November 29th, 2016 | Debbie Lamb, Sterling Talent Solutions
Uncovering Résumé Lies
Your résumé is your first-step to getting a new job. It’s how potential employers “see” you (similar to your first impression) and your qualifications until you meet in person. Job hunters use a variety of résumé types and styles to sell themselves and their past work. However, it has been found that a résumé doesn’t always tell the truth about a candidate’s job or educational experience. With an increasingly competitive job market, applicants are searching for ways to compete with each other and one of the more common ways is by giving their résumé a makeover (oftentimes through padding, embellishing, exaggerating, stretching the truth or downright lying). In fact, 53% of résumés and job applications contain falsifications and 70% of college students surveyed said they would lie on their résumé to get the job they wanted.
While a résumé might look great on the surface, it might not always be as accurate as you’d think. These lies can be minor embellishments to complete fabrications on qualifications and experience. Job seekers could extend employment dates to cover up being out of work for an extended amount of time, remove graduation dates to prevent ageism or even raise grade point averages to look better to the reader. Some common résumé lies found by employers include:
- Exaggerated job titles and responsibilities
- Falsification of education credentials
- Covering up criminal records
- Inflated salaries
- Misrepresentation of dates of employment
- Falsification of professional license
- Erroneous claims of financial responsibility or asset management
- Falsely states they are eligible to work in the United States
Benefits of Employment Verification
When employers begin to investigate by doing a background check on the candidate’s résumé and experience, it was found that 46% of employment education and/or credential reference checks conducted revealed discrepancies between what the applicant provided and what the source reported. Background checks bring to light the truth about candidates, good or bad, and help employers make educated hiring decisions. Employment and educational verification, reference checks and credit checks are all parts of a background screening program that can be used by a company in order to verify information on an application or a résumé.
- Credit Bureau Checks – Credit Bureau checks can reveal a history of missed payments, bad debt write-offs, collections or fraudulent banking as well as providing insight into whether or not your applicant can responsibly manage a company’s assets.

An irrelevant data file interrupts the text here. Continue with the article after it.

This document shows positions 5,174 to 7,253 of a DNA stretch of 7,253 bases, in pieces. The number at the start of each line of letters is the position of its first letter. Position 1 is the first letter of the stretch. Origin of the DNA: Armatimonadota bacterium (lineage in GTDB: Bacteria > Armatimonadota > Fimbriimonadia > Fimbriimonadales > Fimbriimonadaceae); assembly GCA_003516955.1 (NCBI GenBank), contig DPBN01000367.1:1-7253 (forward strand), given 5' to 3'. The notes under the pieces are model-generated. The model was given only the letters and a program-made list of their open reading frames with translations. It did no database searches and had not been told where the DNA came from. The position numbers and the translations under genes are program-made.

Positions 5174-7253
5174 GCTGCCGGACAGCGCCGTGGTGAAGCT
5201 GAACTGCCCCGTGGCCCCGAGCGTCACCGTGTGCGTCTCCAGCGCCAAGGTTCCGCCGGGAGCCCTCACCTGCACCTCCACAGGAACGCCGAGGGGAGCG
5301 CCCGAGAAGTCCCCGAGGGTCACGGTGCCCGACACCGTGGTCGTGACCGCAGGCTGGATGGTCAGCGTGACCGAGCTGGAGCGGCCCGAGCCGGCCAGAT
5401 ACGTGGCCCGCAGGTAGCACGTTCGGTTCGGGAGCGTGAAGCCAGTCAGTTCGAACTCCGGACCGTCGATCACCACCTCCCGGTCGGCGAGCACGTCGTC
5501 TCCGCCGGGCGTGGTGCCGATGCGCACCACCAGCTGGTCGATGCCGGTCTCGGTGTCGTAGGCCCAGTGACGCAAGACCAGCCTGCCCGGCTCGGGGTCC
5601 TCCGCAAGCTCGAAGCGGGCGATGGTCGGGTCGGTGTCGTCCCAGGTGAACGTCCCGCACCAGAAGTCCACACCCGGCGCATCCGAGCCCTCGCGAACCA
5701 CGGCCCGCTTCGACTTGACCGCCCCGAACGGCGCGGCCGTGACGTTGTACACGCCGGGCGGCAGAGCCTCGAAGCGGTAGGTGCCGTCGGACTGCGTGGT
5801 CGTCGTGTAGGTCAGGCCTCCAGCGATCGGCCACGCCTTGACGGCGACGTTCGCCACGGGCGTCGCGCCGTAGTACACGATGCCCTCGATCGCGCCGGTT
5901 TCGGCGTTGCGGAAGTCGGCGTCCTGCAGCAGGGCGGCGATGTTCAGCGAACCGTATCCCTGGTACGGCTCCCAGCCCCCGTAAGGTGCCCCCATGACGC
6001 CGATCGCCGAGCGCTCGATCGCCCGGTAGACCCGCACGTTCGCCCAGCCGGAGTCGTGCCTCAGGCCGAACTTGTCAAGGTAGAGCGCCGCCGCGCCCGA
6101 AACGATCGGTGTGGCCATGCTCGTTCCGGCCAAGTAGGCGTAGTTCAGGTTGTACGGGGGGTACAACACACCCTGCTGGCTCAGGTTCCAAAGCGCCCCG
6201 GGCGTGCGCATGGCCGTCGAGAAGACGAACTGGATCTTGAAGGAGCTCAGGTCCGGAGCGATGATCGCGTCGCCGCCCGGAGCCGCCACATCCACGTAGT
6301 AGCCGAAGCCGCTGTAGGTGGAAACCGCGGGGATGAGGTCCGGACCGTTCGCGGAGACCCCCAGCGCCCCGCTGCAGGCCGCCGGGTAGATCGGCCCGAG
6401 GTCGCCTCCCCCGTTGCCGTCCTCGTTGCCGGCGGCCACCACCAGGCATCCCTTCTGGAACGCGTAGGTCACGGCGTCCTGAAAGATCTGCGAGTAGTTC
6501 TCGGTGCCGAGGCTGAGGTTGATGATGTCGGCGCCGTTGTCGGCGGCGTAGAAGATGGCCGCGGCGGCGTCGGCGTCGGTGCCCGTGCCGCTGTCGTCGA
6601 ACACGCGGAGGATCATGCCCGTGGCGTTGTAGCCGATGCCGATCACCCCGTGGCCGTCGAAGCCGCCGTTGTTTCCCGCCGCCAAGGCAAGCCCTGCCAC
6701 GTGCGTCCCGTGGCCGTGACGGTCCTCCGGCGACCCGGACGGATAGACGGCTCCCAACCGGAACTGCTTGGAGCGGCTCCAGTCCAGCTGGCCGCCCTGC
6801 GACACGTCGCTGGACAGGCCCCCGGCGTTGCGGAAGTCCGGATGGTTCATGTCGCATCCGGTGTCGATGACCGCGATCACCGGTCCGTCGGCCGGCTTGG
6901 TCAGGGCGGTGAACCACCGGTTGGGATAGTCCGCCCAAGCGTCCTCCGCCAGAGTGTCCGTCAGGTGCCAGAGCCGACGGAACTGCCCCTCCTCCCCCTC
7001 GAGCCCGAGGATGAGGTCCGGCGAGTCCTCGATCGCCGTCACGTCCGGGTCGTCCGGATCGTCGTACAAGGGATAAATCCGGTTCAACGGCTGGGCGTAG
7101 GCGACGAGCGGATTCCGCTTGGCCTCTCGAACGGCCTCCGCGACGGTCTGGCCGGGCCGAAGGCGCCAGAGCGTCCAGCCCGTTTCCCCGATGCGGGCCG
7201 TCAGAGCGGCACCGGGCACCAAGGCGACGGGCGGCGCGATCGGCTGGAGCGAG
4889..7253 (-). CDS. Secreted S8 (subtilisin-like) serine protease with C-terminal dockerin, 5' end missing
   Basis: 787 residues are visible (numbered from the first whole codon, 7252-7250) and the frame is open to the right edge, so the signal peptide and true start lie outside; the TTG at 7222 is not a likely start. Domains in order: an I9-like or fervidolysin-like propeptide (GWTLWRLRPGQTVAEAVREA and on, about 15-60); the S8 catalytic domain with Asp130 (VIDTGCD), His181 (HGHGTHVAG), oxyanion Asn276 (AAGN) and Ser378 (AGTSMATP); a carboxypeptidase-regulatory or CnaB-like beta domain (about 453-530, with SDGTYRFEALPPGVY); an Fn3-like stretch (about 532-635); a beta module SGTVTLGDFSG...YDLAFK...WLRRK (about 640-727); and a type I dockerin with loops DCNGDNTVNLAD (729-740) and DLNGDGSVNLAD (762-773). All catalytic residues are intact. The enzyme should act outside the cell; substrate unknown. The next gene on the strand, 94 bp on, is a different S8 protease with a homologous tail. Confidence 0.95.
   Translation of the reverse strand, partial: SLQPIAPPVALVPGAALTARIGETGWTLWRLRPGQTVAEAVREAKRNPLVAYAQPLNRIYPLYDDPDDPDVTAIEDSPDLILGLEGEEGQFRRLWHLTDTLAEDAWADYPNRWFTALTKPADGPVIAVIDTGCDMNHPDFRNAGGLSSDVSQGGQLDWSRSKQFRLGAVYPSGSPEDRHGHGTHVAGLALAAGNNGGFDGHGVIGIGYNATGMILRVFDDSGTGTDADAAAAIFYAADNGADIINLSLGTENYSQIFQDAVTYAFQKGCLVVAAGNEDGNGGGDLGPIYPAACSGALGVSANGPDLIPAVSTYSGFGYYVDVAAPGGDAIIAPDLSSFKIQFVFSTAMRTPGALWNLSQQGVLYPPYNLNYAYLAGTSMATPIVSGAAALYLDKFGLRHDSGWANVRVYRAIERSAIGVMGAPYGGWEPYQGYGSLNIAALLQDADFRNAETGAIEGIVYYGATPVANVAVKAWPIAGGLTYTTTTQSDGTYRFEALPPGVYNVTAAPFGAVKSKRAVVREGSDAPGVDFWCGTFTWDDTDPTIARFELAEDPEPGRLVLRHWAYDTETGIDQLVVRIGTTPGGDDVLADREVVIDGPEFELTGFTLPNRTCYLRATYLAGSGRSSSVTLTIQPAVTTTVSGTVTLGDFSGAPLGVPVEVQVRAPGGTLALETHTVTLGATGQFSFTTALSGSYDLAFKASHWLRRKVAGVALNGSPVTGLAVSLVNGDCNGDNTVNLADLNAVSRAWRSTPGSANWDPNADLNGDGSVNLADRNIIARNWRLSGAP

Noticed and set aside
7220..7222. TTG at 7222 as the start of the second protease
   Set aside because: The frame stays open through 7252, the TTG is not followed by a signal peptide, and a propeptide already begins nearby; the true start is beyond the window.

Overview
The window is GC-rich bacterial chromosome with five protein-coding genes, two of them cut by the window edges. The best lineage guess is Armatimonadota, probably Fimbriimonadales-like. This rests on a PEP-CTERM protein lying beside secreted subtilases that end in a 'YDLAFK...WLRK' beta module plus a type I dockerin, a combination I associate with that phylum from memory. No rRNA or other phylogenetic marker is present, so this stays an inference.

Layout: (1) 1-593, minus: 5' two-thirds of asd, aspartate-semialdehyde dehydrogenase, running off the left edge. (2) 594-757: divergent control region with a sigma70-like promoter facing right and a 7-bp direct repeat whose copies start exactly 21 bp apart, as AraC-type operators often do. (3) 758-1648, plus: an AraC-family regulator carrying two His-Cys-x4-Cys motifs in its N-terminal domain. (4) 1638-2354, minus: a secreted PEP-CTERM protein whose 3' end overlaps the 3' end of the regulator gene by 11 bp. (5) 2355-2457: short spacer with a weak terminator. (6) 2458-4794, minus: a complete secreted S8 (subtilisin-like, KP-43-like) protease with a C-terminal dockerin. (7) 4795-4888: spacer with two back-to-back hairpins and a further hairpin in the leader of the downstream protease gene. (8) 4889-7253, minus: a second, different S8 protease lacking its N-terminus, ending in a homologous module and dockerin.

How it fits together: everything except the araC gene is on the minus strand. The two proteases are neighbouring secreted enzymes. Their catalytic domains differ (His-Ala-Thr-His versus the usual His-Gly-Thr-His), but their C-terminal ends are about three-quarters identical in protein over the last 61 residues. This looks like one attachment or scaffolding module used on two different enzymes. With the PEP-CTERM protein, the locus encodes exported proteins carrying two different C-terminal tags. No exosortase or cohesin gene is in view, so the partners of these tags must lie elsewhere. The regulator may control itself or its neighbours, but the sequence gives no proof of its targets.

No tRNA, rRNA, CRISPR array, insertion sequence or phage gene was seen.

- Digital I-9 Solution – A digital, paperless Form I-9 or E-verify solution determines whether or not the individual is eligible for employment in the United States.
- Employment Verification – Employment verifications authenticates job titles, dates of employment, confirmation of salary, reason for leaving and eligibility for rehire. The employment verification uncovers any exaggerated employment claims such as inflated titles or incorrect dates that may be covering up a termination.
- Educational Verification – Educational verifications confirms degree type and date of completion directly with the school registrar. This check can also determine if a degree is valid or purchased via a diploma mill.
- Professional Credentials – Professional credential checks verify if the candidate actually holds the designation they claim while also making sure that the job candidate is in good standing with the affiliated regulatory body.
- Criminal Background Check – A criminal background check can be run for potential job candidates based on residence, employment and educational history. Employers can run county, state and/or federal district court searches to verify records.
Due Diligence When Hiring
Hiring an employee requires a lot of time and money, so it is important to perform due diligence with employment and education verifications. Taking the time to verify résumé information will give you peace of mind that you are hiring the best candidate with “real” qualifications for the position. Selecting the wrong applicant based on falsified experience or credentials can be a costly mistake and result in poor performance, low employee morale, reduced productivity, negligence lawsuits and bad PR for the company. Learn more about the many aspects of background screening and how performing a check can find potential errors in a résumé by downloading our eBook, Background Screening 101.
Sterling is not a law firm. This publication is for informational purposes only and nothing contained in it should be construed as legal advice. We expressly disclaim any warranty or responsibility for damages arising out this information. We encourage you to consult with legal counsel regarding your specific needs. We do not undertake any duty to update previously posted materials.